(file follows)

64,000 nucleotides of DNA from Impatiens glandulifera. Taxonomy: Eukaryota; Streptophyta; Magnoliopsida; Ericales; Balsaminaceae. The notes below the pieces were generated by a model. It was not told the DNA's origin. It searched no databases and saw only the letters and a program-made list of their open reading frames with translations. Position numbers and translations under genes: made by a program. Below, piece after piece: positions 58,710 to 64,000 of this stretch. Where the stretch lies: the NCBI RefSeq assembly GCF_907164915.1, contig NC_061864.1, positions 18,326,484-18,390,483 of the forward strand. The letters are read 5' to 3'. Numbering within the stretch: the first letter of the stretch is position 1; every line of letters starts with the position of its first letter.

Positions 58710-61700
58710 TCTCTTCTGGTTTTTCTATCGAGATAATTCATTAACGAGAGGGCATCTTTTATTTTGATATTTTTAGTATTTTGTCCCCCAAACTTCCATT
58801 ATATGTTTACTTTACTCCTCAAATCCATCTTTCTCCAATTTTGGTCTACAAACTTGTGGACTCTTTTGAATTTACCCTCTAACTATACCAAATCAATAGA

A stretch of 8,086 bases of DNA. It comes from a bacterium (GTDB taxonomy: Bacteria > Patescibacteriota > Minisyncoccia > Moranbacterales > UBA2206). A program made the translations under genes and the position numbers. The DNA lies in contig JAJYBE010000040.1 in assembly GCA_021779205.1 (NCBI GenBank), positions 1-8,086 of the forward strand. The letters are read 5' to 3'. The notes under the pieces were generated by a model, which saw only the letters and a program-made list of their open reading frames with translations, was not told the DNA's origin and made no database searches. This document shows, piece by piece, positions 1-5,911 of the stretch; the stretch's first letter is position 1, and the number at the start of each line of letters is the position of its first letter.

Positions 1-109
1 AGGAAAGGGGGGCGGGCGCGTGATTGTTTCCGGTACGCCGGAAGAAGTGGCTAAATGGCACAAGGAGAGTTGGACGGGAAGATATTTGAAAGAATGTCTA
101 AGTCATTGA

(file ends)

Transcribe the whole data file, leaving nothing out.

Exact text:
64,000 nucleotides of DNA from Impatiens glandulifera. Taxonomy: Eukaryota; Streptophyta; Magnoliopsida; Ericales; Balsaminaceae. The notes below the pieces were generated by a model. It was not told the DNA's origin. It searched no databases and saw only the letters and a program-made list of their open reading frames with translations. Position numbers and translations under genes: made by a program. Below, piece after piece: positions 58,710 to 64,000 of this stretch. Where the stretch lies: the NCBI RefSeq assembly GCF_907164915.1, contig NC_061864.1, positions 18,326,484-18,390,483 of the forward strand. The letters are read 5' to 3'. Numbering within the stretch: the first letter of the stretch is position 1; every line of letters starts with the position of its first letter.

Positions 58710-61700
58710 TCTCTTCTGGTTTTTCTATCGAGATAATTCATTAACGAGAGGGCATCTTTTATTTTGATATTTTTAGTATTTTGTCCCCCAAACTTCCATT
58801 ATATGTTTACTTTACTCCTCAAATCCATCTTTCTCCAATTTTGGTCTACAAACTTGTGGACTCTTTTGAATTTACCCTCTAACTATACCAAATCAATAGA

A stretch of 8,086 bases of DNA. It comes from a bacterium (GTDB taxonomy: Bacteria > Patescibacteriota > Minisyncoccia > Moranbacterales > UBA2206). A program made the translations under genes and the position numbers. The DNA lies in contig JAJYBE010000040.1 in assembly GCA_021779205.1 (NCBI GenBank), positions 1-8,086 of the forward strand. The letters are read 5' to 3'. The notes under the pieces were generated by a model, which saw only the letters and a program-made list of their open reading frames with translations, was not told the DNA's origin and made no database searches. This document shows, piece by piece, positions 1-5,911 of the stretch; the stretch's first letter is position 1, and the number at the start of each line of letters is the position of its first letter.

Positions 1-109
1 AGGAAAGGGGGGCGGGCGCGTGATTGTTTCCGGTACGCCGGAAGAAGTGGCTAAATGGCACAAGGAGAGTTGGACGGGAAGATATTTGAAAGAATGTCTA
101 AGTCATTGA